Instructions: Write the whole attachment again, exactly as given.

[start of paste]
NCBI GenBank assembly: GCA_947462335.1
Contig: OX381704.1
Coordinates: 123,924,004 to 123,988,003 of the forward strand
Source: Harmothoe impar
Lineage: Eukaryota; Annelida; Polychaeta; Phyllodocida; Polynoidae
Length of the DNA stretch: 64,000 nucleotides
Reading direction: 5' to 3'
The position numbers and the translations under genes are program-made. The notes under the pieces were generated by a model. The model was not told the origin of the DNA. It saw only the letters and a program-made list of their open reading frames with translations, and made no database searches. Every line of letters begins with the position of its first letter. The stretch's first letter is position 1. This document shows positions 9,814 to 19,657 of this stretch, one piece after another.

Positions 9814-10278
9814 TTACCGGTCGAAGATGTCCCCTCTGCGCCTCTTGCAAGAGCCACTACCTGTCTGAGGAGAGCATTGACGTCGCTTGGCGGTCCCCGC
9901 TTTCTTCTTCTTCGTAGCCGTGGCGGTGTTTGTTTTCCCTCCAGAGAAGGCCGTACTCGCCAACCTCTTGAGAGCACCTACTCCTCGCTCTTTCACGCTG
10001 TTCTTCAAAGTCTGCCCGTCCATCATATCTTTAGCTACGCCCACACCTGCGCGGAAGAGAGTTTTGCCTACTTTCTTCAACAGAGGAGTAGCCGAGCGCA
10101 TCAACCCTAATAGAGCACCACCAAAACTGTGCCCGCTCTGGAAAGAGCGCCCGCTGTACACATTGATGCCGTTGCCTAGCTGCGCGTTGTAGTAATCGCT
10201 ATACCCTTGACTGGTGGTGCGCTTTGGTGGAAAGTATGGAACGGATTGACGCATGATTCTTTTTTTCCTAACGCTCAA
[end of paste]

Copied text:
NCBI GenBank assembly: GCA_947462335.1
Contig: OX381704.1
Coordinates: 123,924,004 to 123,988,003 of the forward strand
Source: Harmothoe impar
Lineage: Eukaryota; Annelida; Polychaeta; Phyllodocida; Polynoidae
Length of the DNA stretch: 64,000 nucleotides
Reading direction: 5' to 3'
The position numbers and the translations under genes are program-made. The notes under the pieces were generated by a model. The model was not told the origin of the DNA. It saw only the letters and a program-made list of their open reading frames with translations, and made no database searches. Every line of letters begins with the position of its first letter. The stretch's first letter is position 1. This document shows positions 9,814 to 19,657 of this stretch, one piece after another.

Positions 9814-10278
9814 TTACCGGTCGAAGATGTCCCCTCTGCGCCTCTTGCAAGAGCCACTACCTGTCTGAGGAGAGCATTGACGTCGCTTGGCGGTCCCCGC
9901 TTTCTTCTTCTTCGTAGCCGTGGCGGTGTTTGTTTTCCCTCCAGAGAAGGCCGTACTCGCCAACCTCTTGAGAGCACCTACTCCTCGCTCTTTCACGCTG
10001 TTCTTCAAAGTCTGCCCGTCCATCATATCTTTAGCTACGCCCACACCTGCGCGGAAGAGAGTTTTGCCTACTTTCTTCAACAGAGGAGTAGCCGAGCGCA
10101 TCAACCCTAATAGAGCACCACCAAAACTGTGCCCGCTCTGGAAAGAGCGCCCGCTGTACACATTGATGCCGTTGCCTAGCTGCGCGTTGTAGTAATCGCT
10201 ATACCCTTGACTGGTGGTGCGCTTTGGTGGAAAGTATGGAACGGATTGACGCATGATTCTTTTTTTCCTAACGCTCAA